I have some thoughts on what that particular moment in the interview might represent, and I tend to break those thoughts into a couple of possibilities.

First, I think it’s worth talking about context a bit. I know a little about TV and film production, and I was occasionally confused during the interview by the cut-aways from Mel and Diane’s one-on-one shots to this other interview where Mel was accompanied by Maia Morgenstern, the actress who plays Mary, and Jim Caviezel, the actor who plays Jesus. This particular answer is one of those occasions. We hear the question in Diane’s voiceover, then they cut to his answer from this other interview that we don’t really know much about. It seemed like an odd edit with all kinds of questions about context. We don’t actually know what he was asked to provoke that particular answer, and he could have been saying something fairly different from how it played with that edit. It could have been something as simple as Paul’s declaration in 1 Corinthians 1 that the preaching of Christ crucified is a stumbling block to the Jews and foolishness to the Gentiles. He could have simply meant that the road to eternal life is “easier” for him because he was raised Christian (or Catholic) than it is for those who live most of their lives under Muslim or Jewish teachings. Remember, he said Jews and Muslims can get to Heaven – he didn’t say they could get there without Jesus. In that sense, believing the Gospel is often easier for those who are raised under Christian teaching than those who aren’t.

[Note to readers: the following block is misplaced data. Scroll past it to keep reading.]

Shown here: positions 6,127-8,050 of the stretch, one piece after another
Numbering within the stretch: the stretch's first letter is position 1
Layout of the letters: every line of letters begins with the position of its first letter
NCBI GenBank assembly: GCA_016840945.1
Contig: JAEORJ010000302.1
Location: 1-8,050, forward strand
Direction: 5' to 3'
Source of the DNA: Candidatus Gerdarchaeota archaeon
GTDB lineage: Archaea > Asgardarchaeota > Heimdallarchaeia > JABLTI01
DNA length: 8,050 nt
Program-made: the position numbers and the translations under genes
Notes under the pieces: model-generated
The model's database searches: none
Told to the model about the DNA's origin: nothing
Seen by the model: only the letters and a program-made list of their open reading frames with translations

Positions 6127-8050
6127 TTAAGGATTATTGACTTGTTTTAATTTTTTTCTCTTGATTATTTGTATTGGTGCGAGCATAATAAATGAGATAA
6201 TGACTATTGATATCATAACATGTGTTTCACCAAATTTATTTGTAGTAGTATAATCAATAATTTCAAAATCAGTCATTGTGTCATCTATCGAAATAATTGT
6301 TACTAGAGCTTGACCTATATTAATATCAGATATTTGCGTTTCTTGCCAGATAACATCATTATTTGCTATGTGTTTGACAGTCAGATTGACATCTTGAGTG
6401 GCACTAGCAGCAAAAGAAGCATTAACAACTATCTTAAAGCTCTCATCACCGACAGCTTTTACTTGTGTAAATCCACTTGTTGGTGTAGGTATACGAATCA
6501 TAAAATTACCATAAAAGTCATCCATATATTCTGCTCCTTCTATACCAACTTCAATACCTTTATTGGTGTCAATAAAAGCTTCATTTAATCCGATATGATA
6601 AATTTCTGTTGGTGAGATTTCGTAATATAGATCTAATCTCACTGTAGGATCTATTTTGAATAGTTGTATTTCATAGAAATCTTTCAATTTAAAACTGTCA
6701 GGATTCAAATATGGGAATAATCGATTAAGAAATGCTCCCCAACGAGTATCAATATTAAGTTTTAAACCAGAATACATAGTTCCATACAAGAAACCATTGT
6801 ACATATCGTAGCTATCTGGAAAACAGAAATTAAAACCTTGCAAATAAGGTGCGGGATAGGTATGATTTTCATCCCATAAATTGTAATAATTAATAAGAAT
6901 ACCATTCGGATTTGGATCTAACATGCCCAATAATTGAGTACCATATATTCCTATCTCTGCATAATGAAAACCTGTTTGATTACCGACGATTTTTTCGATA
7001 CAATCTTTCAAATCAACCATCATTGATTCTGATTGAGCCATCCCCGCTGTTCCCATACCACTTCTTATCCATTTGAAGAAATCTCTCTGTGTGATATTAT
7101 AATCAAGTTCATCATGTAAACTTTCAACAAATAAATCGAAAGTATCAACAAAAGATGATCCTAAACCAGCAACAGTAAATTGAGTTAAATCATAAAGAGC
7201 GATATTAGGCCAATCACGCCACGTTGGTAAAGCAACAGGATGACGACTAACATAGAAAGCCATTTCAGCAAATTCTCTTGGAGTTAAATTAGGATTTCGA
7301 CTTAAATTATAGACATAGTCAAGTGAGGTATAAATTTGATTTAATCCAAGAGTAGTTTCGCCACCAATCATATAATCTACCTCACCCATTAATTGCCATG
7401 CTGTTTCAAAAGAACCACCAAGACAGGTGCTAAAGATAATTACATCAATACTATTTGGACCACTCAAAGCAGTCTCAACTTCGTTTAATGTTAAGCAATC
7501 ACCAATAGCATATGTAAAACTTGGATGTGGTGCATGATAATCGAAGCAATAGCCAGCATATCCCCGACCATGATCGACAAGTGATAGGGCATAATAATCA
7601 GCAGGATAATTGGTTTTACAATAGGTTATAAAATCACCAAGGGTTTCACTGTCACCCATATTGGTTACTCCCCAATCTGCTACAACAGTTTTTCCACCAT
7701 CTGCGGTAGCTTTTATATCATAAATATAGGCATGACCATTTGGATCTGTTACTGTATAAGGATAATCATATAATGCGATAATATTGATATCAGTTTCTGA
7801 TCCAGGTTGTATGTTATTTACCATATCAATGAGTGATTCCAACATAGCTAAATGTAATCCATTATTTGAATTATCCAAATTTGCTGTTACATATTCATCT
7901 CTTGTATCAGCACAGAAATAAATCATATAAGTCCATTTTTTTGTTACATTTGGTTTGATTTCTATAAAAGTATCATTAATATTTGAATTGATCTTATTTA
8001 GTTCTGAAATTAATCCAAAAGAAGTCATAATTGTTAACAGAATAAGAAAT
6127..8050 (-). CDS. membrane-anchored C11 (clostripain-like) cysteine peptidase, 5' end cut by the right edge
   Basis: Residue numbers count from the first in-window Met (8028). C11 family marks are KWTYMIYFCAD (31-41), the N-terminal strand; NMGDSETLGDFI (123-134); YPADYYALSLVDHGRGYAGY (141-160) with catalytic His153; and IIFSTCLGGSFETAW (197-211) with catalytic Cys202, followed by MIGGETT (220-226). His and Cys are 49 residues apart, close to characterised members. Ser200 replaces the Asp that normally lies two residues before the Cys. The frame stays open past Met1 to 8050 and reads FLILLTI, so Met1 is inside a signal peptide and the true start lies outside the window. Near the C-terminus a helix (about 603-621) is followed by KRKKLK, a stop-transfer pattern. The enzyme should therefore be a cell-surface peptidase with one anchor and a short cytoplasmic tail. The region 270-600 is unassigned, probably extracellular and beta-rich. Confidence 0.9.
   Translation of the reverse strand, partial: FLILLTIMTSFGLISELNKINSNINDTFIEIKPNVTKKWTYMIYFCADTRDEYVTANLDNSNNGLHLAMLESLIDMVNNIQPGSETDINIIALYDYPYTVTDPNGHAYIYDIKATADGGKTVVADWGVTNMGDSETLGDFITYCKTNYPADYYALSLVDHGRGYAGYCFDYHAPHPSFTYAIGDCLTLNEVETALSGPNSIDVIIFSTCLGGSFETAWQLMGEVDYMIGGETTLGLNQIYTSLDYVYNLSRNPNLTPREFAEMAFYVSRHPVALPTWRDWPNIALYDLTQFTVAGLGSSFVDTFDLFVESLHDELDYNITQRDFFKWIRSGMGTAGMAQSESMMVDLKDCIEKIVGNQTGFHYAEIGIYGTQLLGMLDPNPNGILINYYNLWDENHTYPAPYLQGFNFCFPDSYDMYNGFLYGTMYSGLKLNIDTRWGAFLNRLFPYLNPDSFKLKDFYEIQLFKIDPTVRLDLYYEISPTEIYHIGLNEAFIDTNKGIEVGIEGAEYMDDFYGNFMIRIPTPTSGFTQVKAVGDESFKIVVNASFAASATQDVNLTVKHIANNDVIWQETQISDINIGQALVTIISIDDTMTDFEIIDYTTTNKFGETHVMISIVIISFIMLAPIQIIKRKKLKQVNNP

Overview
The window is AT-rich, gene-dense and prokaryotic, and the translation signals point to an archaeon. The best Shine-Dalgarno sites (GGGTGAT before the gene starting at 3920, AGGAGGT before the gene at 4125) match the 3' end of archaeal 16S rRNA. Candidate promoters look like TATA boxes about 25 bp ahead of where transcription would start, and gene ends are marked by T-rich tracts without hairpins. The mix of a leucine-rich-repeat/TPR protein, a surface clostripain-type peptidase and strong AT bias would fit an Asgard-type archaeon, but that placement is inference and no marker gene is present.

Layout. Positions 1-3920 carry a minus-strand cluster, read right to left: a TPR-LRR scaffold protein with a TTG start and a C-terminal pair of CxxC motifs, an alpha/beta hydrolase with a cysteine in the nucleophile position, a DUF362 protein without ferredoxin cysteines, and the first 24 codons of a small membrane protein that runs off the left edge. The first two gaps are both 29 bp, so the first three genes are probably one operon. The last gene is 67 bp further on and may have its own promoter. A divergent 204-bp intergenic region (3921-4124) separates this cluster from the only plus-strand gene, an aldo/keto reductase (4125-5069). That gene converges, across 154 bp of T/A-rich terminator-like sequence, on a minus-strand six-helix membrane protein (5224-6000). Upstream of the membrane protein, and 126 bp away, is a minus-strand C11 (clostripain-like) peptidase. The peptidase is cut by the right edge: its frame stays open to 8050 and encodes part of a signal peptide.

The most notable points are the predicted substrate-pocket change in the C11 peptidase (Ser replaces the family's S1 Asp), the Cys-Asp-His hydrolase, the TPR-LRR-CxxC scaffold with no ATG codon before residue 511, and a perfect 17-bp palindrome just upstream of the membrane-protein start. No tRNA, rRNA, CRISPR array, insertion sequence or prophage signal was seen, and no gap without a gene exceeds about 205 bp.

It’s also entirely possible that the editing was a coincidence and that we didn’t miss the context of what he said and meant. So, if the context was fairly solid, what did he mean? I think the answer to that has a lot to do with him being Catholic. Before I take a swing at this, let me acknowledge that I’m not a master theologian. If that’s true about my command of Protestant doctrine, it’s certainly truer when it comes to Catholic theology. It’s also worth noting that it’s a bad idea to assume the label “Catholic” is a monolithic and universal descriptor. There are all kinds of Catholics just like there are all kinds of Baptists. There are Baptists who ordain homosexuals, and there are Baptists who wag around picket signs that say, “God hates fags.” Most Baptists are somewhere in between those extremes. A lot of Protestants are inclined to paint Catholics with broad strokes that don’t necessarily apply to any and every Catholic. My attempt to discuss Mel’s Catholic theology will be feeble and very, very general. There are at least a few regular visitors here who either are presently Catholic or have some Catholic background or connection. Feel free to chime in and correct or clarify my hacking up of what you learned in Catechism class.

I’ll start by reminding everyone that Mel is very Catholic. Most of what he said to Diane Sawyer was safe for evangelicals, but Traditionalist Catholicism generally thinks of itself as more Catholic than the Vatican. He’s not going to be walking the aisle of Hollywood Baptist Church anytime soon.